Take note, taking notes is important: how does it help?

Personal productivity No Comments

Research on note taking, for example here, suggests it benefits the notetaker on 5 levels:

1. It helps you capture what is being said so you can remember it later. Much of the information we take into our short-term memories (which is what we are using most of the time) is quickly forgotten: between 30-60% after an hour and probably more than 90% after a few days. That’s why discussions towards the end of a meeting often forget (or repeat again) what was said at the start.

2. It helps you understand what is really being said and makes it clear when you need to ask for clarification because you don’t. The trick here is to summarise and not to write verbatim (unless someone has used a particularly important or noteworthy form of words).  When you write in your own words, you increase the sense-making processes going on in your brain.

3. It helps you order and summarise. As you write, you can see the different groupings of ideas, which are detailed and which are more high level, those based on logical arguments and those revealing how people are feeling. From this you can abstract to identify and describe the key themes that are emerging and spot any gaps in the thinking.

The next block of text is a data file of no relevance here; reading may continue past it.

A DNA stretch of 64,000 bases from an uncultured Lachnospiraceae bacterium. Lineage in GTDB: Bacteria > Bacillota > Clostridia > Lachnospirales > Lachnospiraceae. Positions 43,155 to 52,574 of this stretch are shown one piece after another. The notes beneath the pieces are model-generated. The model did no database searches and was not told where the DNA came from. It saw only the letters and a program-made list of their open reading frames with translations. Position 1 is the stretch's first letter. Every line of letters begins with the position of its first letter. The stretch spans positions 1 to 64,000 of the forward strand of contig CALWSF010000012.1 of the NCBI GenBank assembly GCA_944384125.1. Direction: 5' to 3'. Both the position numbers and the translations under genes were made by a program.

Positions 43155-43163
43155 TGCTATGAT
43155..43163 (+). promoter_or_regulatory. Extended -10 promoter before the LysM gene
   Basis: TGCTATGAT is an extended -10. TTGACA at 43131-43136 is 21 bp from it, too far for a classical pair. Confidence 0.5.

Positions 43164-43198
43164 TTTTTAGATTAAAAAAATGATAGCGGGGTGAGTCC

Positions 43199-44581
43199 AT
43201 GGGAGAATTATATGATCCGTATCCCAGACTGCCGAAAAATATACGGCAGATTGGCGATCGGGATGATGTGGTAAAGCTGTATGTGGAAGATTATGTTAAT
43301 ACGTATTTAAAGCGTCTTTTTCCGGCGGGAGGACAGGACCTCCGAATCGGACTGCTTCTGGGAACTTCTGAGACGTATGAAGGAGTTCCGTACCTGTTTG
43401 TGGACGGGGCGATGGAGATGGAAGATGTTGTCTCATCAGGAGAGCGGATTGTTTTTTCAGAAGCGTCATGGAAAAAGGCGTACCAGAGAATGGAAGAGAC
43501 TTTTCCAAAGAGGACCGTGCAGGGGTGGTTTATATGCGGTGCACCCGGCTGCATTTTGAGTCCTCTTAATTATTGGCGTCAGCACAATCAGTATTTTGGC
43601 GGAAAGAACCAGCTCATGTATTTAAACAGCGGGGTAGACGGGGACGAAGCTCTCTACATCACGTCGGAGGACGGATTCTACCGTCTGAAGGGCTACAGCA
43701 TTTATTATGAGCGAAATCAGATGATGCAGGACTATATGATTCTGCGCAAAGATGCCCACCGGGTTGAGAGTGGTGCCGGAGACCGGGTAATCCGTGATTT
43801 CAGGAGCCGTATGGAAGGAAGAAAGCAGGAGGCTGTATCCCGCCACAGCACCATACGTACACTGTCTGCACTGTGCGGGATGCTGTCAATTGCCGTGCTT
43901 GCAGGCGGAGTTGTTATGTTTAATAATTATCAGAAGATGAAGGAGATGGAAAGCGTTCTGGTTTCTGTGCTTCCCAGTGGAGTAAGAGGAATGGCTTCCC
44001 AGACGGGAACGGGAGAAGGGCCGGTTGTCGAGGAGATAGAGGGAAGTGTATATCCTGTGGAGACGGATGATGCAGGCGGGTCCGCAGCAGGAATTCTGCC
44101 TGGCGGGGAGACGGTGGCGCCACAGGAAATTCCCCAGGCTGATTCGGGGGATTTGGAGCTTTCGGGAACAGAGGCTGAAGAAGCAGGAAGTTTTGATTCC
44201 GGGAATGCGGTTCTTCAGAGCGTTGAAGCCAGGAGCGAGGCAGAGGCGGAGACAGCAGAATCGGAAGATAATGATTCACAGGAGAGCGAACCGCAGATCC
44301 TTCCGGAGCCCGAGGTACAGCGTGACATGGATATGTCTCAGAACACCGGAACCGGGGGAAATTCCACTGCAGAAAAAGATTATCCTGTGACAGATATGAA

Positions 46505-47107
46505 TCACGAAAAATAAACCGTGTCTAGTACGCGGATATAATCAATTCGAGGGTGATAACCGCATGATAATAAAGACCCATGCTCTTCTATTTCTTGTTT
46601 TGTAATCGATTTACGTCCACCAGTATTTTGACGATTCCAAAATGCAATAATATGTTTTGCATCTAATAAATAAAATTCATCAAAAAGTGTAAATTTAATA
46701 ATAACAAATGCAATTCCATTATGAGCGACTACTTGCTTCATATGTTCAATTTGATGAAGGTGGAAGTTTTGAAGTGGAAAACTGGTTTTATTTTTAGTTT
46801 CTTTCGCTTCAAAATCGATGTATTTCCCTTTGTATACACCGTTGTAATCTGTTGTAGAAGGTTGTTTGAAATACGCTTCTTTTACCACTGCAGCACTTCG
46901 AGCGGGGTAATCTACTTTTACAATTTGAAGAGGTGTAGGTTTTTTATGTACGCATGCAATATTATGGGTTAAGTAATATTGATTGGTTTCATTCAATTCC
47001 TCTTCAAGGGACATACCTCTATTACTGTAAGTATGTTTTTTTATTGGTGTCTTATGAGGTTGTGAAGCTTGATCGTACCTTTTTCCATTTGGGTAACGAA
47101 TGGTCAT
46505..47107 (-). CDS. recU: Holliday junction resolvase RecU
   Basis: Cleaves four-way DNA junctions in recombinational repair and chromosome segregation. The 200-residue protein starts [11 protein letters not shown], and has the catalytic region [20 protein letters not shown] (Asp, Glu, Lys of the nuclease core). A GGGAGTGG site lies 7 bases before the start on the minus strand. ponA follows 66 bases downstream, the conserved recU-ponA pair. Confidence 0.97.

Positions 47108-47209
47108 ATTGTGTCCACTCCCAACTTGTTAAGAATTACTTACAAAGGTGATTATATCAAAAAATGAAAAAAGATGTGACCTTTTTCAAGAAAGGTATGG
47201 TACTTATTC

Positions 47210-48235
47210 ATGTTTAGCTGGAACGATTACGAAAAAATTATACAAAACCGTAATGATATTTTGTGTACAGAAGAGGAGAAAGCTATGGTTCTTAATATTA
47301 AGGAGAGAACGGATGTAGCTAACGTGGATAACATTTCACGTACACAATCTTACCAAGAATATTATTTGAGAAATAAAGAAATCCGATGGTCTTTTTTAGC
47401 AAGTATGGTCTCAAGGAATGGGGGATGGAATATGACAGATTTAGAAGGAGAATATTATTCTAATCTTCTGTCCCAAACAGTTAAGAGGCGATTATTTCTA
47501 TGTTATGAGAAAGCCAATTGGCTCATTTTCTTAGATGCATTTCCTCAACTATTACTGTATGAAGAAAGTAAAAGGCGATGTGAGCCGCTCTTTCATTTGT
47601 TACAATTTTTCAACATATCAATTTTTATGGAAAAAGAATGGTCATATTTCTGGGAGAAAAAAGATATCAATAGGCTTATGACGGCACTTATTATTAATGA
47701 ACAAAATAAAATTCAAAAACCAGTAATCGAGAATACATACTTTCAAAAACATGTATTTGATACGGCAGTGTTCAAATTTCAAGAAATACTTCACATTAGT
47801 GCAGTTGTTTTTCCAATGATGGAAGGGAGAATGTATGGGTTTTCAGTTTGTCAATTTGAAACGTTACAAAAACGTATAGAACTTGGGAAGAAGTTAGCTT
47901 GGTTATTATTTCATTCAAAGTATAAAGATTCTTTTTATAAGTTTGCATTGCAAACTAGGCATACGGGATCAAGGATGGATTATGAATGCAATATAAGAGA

4. It helps you connect the ideas you’re hearing with things you already know. This is the opportunity to bring in other ideas and data that relate to the discussion and to synthesise these in a way that improves your understanding and insights.

5. It helps you conclude what to do next. You see more clearly the questions you could be asking, the insights you could be sharing, the opinions you could be advocating or the actions you could be proposing. And it helps you decide which of these is the right one to use at the right moment (not just what happens to be at the front of your mind).

As you move up each level, you are doing more to embed the ideas in your mind and deriving more value in how you process and use them. And, crucially, this is not just about how you use notes after a meeting. It is about how much impact you have ‘in the moment’ – developing the skills to think on your feet and make the best possible contribution there and then.

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